As leaders, the discussion and selection process associated with functional strategies and solution implementation is delicate. Selecting and supporting the stronger aspects of the team’s work while acknowledging and remanding back the less applicable aspects for further work can be a tightrope like balance. Be too harsh a critic and risk alienating the team. Not be demanding enough and risk allowing less than optimal ideas and work into the process.

When faced with this type of conundrum it is easy to see why the default response may be to drive harder. It is also easier now to see why so many organizations seem to be getting quieter. If the manager believes that the best person to rely on is themselves, then why does there need to be a dialog.

Issue identification, goal and strategy setting, and problem resolution should not be quiet activities. They are the basis of all business progress. The noted past conductor of the Boston Symphony Orchestra Erich Leinsdorf once said when discussing the music that he believed in friction and that without it there could be no progress.

Here was a leader (orchestra conductor) who had to lead as many as one hundred and twenty different team members (musicians), each with an instrument with a discrete voice, in the playing of some of the most complex symphonies in history. Each musician needed to play and contribute, but within the structure set by the conductor in the creation of the end product. In his time that organization was credited with some of its finest performances.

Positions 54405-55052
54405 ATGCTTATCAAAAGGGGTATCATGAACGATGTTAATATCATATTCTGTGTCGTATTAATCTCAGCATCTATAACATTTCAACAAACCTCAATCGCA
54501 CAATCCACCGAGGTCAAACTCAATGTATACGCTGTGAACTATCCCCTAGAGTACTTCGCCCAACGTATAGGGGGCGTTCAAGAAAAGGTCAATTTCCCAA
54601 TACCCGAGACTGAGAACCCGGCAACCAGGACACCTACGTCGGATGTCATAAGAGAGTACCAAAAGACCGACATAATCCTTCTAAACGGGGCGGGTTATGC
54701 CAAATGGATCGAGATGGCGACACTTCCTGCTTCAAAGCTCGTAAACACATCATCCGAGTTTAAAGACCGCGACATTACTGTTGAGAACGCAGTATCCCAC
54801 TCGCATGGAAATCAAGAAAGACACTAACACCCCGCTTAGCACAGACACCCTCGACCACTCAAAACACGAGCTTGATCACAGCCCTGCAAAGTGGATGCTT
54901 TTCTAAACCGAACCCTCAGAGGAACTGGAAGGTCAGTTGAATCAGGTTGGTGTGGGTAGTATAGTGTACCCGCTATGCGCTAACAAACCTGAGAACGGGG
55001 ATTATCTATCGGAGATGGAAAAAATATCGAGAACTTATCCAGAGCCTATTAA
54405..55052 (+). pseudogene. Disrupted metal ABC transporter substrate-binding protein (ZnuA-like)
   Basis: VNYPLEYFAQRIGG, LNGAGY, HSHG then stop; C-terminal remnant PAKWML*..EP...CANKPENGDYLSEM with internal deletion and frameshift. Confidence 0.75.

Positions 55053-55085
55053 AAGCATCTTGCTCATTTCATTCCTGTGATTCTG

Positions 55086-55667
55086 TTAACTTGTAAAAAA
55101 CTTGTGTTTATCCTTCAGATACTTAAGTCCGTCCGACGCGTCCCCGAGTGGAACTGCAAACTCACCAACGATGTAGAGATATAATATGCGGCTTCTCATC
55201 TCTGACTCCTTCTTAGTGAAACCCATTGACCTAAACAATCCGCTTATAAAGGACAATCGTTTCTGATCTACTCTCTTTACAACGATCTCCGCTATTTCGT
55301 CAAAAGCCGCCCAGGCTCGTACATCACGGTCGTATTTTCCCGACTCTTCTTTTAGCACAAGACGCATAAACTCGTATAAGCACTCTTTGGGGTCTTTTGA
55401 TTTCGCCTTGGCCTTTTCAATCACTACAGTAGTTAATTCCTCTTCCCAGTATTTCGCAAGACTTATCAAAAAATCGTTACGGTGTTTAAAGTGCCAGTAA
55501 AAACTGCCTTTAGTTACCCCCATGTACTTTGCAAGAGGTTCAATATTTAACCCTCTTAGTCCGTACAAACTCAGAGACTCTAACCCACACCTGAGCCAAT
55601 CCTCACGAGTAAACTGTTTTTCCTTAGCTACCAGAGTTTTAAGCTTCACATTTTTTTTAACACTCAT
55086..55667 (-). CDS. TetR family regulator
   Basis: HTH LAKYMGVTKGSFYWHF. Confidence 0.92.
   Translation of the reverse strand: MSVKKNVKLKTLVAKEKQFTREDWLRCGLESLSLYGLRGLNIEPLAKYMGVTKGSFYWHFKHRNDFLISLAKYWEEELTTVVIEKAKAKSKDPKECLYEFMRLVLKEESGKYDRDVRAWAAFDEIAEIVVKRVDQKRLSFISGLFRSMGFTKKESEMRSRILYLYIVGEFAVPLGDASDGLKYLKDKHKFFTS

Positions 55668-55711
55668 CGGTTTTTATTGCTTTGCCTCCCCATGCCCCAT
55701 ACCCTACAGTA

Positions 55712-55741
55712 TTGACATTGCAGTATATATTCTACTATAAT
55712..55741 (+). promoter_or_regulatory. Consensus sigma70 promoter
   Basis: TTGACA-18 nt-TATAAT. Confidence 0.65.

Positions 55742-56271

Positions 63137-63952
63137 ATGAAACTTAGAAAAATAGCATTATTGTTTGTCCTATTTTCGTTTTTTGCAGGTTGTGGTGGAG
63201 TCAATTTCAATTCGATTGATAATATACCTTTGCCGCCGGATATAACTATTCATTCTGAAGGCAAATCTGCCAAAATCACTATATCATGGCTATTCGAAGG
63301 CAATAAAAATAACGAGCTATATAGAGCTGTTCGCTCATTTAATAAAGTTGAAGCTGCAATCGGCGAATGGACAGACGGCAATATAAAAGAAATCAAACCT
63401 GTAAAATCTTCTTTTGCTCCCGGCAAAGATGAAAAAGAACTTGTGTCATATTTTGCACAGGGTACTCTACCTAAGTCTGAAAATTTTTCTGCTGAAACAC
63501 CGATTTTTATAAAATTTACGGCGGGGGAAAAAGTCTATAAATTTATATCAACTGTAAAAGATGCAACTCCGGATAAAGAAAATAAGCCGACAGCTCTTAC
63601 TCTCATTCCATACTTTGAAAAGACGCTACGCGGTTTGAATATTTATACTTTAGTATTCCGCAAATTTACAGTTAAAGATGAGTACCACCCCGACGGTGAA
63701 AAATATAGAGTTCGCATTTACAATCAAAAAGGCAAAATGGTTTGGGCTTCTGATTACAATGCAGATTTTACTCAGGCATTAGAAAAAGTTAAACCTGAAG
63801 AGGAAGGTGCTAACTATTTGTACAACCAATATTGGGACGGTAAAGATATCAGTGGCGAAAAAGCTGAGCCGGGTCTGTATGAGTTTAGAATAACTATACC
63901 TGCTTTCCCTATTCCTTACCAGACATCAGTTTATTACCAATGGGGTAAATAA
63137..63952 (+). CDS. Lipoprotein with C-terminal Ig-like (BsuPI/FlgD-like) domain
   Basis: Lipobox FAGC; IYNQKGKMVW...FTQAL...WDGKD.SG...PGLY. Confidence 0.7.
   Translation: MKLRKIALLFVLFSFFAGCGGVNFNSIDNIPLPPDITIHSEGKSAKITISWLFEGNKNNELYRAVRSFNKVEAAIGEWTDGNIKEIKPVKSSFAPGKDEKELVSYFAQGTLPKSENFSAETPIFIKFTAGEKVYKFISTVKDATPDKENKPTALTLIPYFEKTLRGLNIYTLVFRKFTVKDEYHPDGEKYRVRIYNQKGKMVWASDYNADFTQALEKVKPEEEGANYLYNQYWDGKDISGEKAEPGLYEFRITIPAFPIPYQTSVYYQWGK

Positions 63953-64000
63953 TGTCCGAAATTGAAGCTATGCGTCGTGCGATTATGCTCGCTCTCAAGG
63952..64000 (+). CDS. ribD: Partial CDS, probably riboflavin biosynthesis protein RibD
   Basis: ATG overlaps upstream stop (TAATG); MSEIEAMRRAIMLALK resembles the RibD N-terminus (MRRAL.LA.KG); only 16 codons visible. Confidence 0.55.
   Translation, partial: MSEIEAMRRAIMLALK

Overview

It is often thought that the conductor simply tells the musicians what to play and how to play it. Leinsdorf is credited with changing the process so that when he wanted something, he didn’t just demand it. He asked for it, and explained why he wanted it. The results and the performance reviews spoke to the success of his approach.

As business moves more and more to virtual types of office arrangements, and meetings become more like phone calls, the office continues to become a quieter and quieter environment. Managers can mistakenly interpret this phenomenon as the tacit agreement with their plans and policies. I think in most instances it is not.

I think the new office arrangements and business dynamics have only served to exacerbate some of these management tendencies. Regardless, there seems to be a large number of organizations that like in the old western movies, it can be said that things are quiet, almost too quiet. And the sound that silence makes should speak volumes as to where the ideas and solutions (as well as the future leaders) are, or in most cases are not coming from.